One time in college, in the midst of writing a reflection on the way school can be harmful to students who can't fit into or figure out the boxes "they" say we should exist in, I was struck by the fact that my anger and frustration was something I could act on. I could do something to help solve the problem. I could start a school that heals rather than harms, that lifts up and illuminates people's strengths. My mind was filled with possibilities about what would be different- how it would look and feel. I was so inspired that I rushed into a friend's room and proclaimed, "I'm going to start a school!"
The response? "Okay... (weirdo)"
Weirdo was implied by the tone of voice and my inner critic took that tiny little response and used it to stuff my whoosh with messages like:
"Who do you think you are to want to start a school, you haven't even finished college yet? Start a school, really, what makes you so special? Stop living in the clouds, isn't it enough that you want start a youth center? etc. etc. etc."
Here's the thing about stuffing the whoosh. The whoosh doesn't go away, because there's truth in it- your truth. Stuffing it comes from a place of fear- about the risks, what others will think, about your own value. Unless you busy yourself to keep from feeling the whoosh- it will rise up anyway.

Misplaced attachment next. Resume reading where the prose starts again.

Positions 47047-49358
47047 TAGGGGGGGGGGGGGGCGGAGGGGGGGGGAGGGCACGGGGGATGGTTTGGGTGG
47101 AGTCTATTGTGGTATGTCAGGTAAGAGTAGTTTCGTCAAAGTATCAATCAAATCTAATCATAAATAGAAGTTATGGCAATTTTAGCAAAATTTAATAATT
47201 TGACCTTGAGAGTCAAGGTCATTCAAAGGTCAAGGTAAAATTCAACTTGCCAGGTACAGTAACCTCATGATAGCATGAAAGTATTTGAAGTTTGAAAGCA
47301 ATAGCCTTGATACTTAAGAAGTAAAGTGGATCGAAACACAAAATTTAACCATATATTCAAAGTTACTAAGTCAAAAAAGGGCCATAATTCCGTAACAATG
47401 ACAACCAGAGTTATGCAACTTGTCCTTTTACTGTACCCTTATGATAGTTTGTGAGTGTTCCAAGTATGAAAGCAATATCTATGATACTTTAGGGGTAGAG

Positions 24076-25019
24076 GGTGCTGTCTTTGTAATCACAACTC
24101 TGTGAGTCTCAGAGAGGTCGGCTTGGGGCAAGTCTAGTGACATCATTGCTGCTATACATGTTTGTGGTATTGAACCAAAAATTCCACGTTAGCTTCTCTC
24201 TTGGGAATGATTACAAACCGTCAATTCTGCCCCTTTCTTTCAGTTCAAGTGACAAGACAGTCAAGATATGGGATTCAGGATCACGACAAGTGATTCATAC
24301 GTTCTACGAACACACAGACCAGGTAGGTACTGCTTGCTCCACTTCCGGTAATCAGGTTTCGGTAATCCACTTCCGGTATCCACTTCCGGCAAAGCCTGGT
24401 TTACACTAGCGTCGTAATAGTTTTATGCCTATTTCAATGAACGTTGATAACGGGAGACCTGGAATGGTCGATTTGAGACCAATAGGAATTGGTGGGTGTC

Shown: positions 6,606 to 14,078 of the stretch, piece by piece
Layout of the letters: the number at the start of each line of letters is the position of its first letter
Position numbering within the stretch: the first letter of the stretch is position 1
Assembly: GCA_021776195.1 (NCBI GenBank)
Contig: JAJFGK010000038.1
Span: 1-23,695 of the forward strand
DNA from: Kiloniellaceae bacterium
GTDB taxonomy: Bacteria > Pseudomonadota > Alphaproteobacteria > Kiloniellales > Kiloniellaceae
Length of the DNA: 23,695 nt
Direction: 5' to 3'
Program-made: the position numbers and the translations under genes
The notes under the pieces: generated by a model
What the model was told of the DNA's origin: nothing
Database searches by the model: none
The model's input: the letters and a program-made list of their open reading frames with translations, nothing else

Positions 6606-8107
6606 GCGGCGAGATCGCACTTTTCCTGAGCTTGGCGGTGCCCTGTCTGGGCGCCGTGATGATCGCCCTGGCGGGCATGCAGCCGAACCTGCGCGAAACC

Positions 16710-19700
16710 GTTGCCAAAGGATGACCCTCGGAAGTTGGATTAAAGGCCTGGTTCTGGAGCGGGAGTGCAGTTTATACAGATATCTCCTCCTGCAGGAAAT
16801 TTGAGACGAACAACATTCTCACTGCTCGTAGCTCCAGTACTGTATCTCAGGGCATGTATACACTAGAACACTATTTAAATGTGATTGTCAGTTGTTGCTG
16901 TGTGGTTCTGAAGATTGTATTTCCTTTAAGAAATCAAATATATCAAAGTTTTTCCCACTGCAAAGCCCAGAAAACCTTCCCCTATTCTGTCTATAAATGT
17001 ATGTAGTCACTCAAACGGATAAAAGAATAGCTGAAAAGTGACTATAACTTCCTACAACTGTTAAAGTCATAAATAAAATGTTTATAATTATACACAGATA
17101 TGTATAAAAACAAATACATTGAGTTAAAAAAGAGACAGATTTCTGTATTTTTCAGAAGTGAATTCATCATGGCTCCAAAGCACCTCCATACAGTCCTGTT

In my case, my whoosh of energy to fix the school system has never gone away. It hasn't emerged as a school (yet!), but it has emerged through much of my work over the past decade including the development of Project RestART (a program of courageous heARTS) and before that Empowering Students to Achieve (a program of another nonprofit that I helped grow out of a single position) and presently, through my Ripples of Resilience workshop for educators and other youth-serving professionals. (Registration for an upcoming workshop at the U of M will open later this week so watch my Facebook page for details!)
The lesson: Stuffing it doesn't mean it's gone and if you can get your inner critic out of the way, you'll probably find yourself sitting with it. :-)
Throw It Out:
Just to be clear, I am not and never will be an advocate of throwing out the ideas that whoosh through and light you up. If it's a timing issue, sit with it and learn for it. If it's a capacity issue, sit with it and create space for it. If it's a worth issue, sit with it and combat your inner critic for it. If it is a fear issue, sit with it and strengthen your courage for it. Because at the end of the day the it, is you. That whoosh is an electrification of your truest self, your soul, your being. To throw it out, is to throw out yourself, and that simply is not an option.
About the blog:
This space holds thoughts and ideas generated from my personal journey of healing and recovery from trauma, co-dependency, and white supremacy culture. Opinions are entirely my own.